NTV News chief meteorologist Eddie Sheerr appeared to have been examined while delivering a dismal account of the impact of post-tropical storm Fiona on southern parts of Newfoundland and Labrador.
“The power of the ocean is unrelenting.” Sheerr said Sunday. “The toll that the storm surge does for the southern part of this island is like nothing I’ve ever seen.”
According to the meteorologist, when Fiona hit the Port aux Basques, the area became a “zero point” for high tides. This was made worse by “high tide”, a phenomenon that causes successively higher low and high tides.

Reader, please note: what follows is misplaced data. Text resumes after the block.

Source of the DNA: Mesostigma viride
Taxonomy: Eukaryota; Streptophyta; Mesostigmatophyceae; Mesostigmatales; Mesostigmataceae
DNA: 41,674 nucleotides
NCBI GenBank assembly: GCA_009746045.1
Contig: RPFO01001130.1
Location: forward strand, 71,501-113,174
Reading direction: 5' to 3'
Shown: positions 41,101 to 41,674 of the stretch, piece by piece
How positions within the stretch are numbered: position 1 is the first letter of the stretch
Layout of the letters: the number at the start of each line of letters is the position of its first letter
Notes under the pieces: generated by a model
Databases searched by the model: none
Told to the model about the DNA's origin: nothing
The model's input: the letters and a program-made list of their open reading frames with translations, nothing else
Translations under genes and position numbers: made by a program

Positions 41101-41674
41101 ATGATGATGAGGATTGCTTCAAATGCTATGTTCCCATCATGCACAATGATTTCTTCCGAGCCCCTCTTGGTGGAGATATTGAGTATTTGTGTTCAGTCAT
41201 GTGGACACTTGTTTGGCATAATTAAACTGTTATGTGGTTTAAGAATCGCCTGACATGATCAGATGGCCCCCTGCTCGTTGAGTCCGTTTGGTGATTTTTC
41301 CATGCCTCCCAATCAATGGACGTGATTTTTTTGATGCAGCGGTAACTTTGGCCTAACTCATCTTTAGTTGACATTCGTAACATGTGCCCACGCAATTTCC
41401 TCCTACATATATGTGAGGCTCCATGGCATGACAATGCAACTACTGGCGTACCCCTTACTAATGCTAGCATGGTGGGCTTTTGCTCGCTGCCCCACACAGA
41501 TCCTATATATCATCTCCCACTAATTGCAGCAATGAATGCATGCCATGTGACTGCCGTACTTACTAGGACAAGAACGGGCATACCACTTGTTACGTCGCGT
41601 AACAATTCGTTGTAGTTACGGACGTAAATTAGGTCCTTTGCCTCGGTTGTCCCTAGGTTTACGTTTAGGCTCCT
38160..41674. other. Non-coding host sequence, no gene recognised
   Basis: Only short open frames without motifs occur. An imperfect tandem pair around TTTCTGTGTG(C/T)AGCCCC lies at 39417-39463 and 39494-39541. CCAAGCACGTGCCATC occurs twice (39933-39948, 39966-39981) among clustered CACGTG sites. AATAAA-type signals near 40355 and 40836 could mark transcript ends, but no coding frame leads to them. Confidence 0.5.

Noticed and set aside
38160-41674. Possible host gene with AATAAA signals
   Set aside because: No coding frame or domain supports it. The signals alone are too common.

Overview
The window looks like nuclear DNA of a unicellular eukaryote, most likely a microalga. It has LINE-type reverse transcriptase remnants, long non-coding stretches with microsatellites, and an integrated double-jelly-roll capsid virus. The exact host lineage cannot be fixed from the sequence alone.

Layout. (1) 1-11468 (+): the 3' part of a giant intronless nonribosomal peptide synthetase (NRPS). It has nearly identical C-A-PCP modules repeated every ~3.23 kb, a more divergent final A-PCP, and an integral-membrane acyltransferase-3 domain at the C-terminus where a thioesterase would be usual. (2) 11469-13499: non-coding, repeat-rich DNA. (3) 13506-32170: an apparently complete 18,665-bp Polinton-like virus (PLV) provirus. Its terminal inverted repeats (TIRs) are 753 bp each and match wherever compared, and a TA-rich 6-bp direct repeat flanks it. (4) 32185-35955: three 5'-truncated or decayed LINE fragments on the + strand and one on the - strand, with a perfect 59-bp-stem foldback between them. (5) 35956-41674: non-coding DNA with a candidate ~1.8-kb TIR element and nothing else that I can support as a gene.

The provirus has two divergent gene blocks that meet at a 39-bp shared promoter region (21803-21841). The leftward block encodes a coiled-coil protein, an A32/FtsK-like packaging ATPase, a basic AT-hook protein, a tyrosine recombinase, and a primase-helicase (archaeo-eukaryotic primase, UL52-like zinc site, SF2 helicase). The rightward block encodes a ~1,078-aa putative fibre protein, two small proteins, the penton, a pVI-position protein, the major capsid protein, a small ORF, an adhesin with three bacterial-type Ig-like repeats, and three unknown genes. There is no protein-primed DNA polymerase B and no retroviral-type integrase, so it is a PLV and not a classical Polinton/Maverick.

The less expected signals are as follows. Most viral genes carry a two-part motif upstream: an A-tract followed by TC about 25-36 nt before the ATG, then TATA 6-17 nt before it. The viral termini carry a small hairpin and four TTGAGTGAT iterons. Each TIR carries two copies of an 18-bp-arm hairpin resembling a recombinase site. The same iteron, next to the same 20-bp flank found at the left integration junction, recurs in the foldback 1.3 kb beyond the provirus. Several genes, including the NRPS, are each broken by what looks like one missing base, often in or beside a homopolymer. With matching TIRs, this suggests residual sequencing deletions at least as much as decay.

Sheerr said on Sunday: “What happened was a lot worse than I thought. “The reason for that is the water level is too high.”
Fiona made landfall in Port aux Basques on Saturday as a post-tropical storm that, in addition to catastrophic high tides, brought gusts of 130 kilometers per hour.
Mayor Brian Button said the damage to the town of 4,000 people had been devastating and the cleanup would not be quick.
“This is going to take days, it could take weeks, it could take months in some places.”
See Eddie Sheerr’s full analysis by clicking on the video at the top of this article.
With files by Michael Tutton in Sydney, NS, Hina Alam in Covehead, PEI, Morgan Lowrie in Montreal, Amy Smart in Vancouver and Lee Berthiaume in Ottawa